Murcia Mon Amour


Even though I spend my days here in Communication spreading the revolution in all the languages ​​I know, sometimes it happens that I have to gather the news about our village at breakfast from the El País daily news paper.

When I arrived here, the papers were quite often full of praise. There was talk of ‘exquisito civismo‘ with regard to the organisation of Sol. One columnist rejoiced that the people had finally taken possession of the public space. She described how the squares have slowly been taken away from us in recent years. The trees that have disappeared, the benches that have been replaced by terraces, drinking fountains that don’t give water any more. The square, where once the elderly and their families gathered at dusk to gossip and to let their children play, has turned into a hostile space. A space that is only used when there is money to be earned, with markets, or publicity stunts by big corporations.

It was about time that public space was taken back by the public. That was the spirit emanating from the newspapers. But after the elections the news about Acampada Sol quickly fell back to the Madrid pages. And because the pages about Madrid also need to be filled, every day someone was sent out to a write a nice piece about the acampada. These pieces increasingly focussed on our village’s problems. Despite active discouragement, at night there is still heavy drinking being performed at the Western fountain. Some people queue up at the Kitchens three times a day, but they do little else. A full colour photograph has been published of a rat held up by its tail. And it seems the ladies of Feminism have had to endure sexist remarks and harassment.

From Communication we have issued a press release stating that these are the same problems that society as a whole has to cope with, and that we try to resolve them our own way on the basis of mutual respect.

Another point of criticism is the decision-making process. And there’s something to be said for that. The search for consensus, for something that everyone can agree upon, is extremely hard in a large assembly. And besides, what value can a proposal have if absolutely nobody opposes it? It leads to indecisiveness, especially with regard to the continuation of the Acampada Sol. Many of the commissions and working groups want to pick a date when we will lift our tents in grand celebration so we can concentrate on weekly assemblies and the slow expansion of our movement into civil society. But there is a hard core of unyielding campers in the outskirts of our village who want to stay as long it takes, until something changes. Few of them actively participate in the movement. They only attend the General Assembly to block proposals.

Now, what I read this morning in El País was about the delegation of Murcia. In the National Assembly they have illustrated their own system of democracy which seems to work out pretty well. In Murcia, sovereignty doesn’t reside in the General Assembly, but in the working groups. The General Assembly is only an advisory body where everyone can submit their ideas. The working groups will then elaborate all the input and decide on policy by consensus. Some think this system is antidemocratic. But in Murcia they deny that: “Anyone can submit ideas. But if you want to decide about them, then you have to participate. All people are free to join a working group.”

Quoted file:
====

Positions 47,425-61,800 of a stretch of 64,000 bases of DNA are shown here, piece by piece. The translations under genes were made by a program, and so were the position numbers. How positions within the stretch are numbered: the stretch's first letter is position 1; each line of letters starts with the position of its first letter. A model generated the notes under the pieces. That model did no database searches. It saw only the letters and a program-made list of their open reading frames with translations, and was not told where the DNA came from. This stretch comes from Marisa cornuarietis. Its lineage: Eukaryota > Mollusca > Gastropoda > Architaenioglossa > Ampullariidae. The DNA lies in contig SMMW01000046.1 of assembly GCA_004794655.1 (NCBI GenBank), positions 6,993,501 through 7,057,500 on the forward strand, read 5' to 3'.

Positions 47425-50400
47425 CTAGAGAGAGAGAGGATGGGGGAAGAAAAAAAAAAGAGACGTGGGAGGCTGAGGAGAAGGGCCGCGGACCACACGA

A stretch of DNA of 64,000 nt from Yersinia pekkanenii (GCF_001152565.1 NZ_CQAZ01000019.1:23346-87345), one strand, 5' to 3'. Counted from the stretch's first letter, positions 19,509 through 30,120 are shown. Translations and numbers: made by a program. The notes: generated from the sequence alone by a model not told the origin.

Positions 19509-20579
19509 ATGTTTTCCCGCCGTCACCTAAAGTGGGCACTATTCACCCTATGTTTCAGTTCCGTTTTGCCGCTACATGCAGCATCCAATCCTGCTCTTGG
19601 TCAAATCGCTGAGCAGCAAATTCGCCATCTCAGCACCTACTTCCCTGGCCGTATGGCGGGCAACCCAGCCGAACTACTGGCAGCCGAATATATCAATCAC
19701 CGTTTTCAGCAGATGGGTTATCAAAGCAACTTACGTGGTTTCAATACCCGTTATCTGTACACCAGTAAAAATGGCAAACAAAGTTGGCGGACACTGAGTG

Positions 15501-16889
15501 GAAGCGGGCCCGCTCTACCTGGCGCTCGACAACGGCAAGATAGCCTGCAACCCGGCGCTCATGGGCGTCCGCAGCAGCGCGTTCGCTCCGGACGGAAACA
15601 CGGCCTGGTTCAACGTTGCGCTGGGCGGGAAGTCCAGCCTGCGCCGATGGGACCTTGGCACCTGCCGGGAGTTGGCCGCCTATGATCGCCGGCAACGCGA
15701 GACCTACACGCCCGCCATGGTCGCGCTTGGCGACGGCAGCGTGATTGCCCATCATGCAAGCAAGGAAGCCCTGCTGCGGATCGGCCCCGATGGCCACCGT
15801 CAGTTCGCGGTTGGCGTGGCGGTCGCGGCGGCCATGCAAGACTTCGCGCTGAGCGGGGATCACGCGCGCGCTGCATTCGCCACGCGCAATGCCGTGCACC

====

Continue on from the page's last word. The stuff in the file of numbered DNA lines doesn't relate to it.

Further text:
Personally, I think it is a good system. And again I wonder about all the creativity being released once people start thinking together.

In Greece, the protests are becoming more massive by the day. Tonight, more than a hundred thousand people gathered in Athens. Tens of thousands in Thessaloniki and other towns and villages. During the General Assembly we were supposed to open a livestream connection with Syntagma Square. The guys from Audiovisuals have spent the entire afternoon in preparations. Our Greek comrade was in direct telephone contact with the square. But once everything is ready for the broadcast and the buzzing sound of people with great expectations dies down, a summer downpour bursts loose. Puerta del Sol is flushed, the meeting is adjourned. Everybody runs home or to the tents. The gods are not on our side today, but the roar coming up from the camp when the rain stops is no less triumphant because of it.

Later in Communication we see live images from Athens. Not only the crowd is growing, it’s also becoming better organised. With the Audiovisual comrades we look on admiringly as laser beams flash up from the masses. It’s a pure display of power. I am already looking forward to the pictures of tomorrow …



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